Polyunsaturated Fatty Acids
Polyunsaturated fatty acids include DHA, an omega-3 fatty acid that helps boost brain power. Omega-3 fatty acids have been shown in research to help improve intelligence. This is especially true when infants and young children are given these fatty acids.
Most people have more of the polyunsaturated omega-6 fats in their diets than omega-3 fats. Omega-6 AA fats come from meat, corn, and dairy sources.
For most people, the answer is to add more omega-3 fatty acids. You can do this through your diet by more Omega-3-rich fatty fish, nuts and seed oils like flaxseed oils. Many people find that they have better mental health and mental clarity when they restore this type of balance.
Recent studies have shown a connection between the saturated fat from animals and plaque on the brain. Plaque on the brain is known to cause problems with memory loss and is evident in patients with Alzheimer’s disease.
Research showed that people who had a diet high in animal-sourced saturated fat had higher levels of a protein that can form plaques on the brain. Those involved in the study that had a diet low in animal saturated fat had lower levels of this same protein.
Though this was a small study, the evidence shows how important it is to be careful about your fat consumption. Animal-sourced saturated fats are more likely to lead to brain problems. They also put you at greater risk for heart disease.
Saturated fat is the type of fat that’s mostly solid at room temperature. This is usually found in animal fats. You can find saturated fat in lard, butter, milk, beef, chicken, and pork. You don’t have to totally eliminate these foods from your diet, but it’s important to make good choices about them.
You don’t have to throw out meat from your diet altogether. However, you should try to minimize red meat and look for lean meats when you purchase them for you and your family.
It’s also a good idea to limit red meat to once a week on your family’s menu. The other days can include poultry and fish or vegetarian meals.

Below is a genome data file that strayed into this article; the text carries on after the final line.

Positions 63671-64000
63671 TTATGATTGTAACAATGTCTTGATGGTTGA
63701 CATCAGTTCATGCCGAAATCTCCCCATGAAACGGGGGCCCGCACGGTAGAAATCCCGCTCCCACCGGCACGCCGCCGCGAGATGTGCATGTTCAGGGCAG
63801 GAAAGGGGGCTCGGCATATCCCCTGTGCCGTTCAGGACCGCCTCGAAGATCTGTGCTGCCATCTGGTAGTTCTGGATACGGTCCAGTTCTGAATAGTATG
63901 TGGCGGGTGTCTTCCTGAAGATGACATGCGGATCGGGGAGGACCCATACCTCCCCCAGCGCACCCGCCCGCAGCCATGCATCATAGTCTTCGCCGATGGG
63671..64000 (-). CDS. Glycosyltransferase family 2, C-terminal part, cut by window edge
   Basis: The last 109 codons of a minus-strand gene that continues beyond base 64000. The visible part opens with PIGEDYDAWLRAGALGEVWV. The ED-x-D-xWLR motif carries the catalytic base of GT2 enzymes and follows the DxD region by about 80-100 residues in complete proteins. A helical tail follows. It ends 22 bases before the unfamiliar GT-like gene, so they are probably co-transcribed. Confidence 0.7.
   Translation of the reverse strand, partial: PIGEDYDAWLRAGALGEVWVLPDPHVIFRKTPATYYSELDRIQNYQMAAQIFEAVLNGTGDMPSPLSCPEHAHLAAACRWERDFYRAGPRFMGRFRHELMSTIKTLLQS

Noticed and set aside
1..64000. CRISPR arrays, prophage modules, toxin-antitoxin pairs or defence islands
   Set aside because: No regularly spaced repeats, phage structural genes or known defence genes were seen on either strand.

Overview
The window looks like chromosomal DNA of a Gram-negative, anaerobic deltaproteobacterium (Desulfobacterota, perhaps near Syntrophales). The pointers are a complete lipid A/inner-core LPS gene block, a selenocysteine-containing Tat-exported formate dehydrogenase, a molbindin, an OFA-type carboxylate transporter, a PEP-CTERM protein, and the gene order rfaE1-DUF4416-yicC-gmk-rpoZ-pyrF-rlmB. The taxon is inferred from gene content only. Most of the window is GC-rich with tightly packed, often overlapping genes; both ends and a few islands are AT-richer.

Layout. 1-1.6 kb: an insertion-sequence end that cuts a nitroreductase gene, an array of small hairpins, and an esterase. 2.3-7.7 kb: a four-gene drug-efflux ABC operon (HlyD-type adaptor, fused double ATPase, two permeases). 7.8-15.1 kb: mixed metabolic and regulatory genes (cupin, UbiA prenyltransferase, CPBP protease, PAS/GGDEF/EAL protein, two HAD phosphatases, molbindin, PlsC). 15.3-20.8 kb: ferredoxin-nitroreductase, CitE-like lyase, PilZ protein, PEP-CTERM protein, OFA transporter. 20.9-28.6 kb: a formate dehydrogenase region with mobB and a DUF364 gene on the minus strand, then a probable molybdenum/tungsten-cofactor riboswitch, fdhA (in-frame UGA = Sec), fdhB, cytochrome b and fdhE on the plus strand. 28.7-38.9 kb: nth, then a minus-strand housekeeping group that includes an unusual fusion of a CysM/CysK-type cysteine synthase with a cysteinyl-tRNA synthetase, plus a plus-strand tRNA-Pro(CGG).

So, here are the good guys– the Good fats!
One good source of saturated fatty acid that is good for overall wellness and the brain is coconut oil, which is the best cooking oil. It is more stable in heat with higher flash point. One can also add coconut milk in cooking to enhance the saturated fat content of the meal.
Monounsaturated Fatty Acids
Monounsaturated fat is liquid at room temperature. This is found in plants and plant-based oils. With this type of fat, you actually reduce your risk of disease and improve your health. MUFA is found in olive oil, moringa seed oil, flaxseed oil, nuts, avocado and other plant foods. It is believed that MUFA is the healthy fat in Mediterranean diet.
Supplements for Brain Health
If you’re struggling to eat enough healthy fat in your diet, supplements can help make up the difference. There are a few different supplements that will improve your brain health and help you get the right type of fat.
First, fish oil supplements can be very helpful. They’re full of omega-3 PUFA and can help you have better heart health in addition to helping your brain. If you choose fish oil supplements, it’s important to make sure that they are high quality. Avoid inexpensive generics that don’t contain enough quality omega-3 acids to help you.
Flaxseed oil is another supplement that can really improve your brain health. Flaxseed oil is so useful for every part of your body that it won’t be stored as fat if you add it to your diet daily.
Try Oleia Softgels dietary supplement, a blend of Omega-5 & Omega-9 monounsaturated fats, good for brain health.
Oleia Softgels also help balance-off the pro-inflammatory diet, which is linked to depression.
Depression and Inflammation
While it is not certain that Major Depressive Disorder (Depression) is a pure ‘inflammatory’ disease, research shows that patients with inflammatory diseases are more likely to show greater rates of depression; that a large number of people with major depression show elevated peripheral inflammatory biomarkers, even in the absence of a medical illness.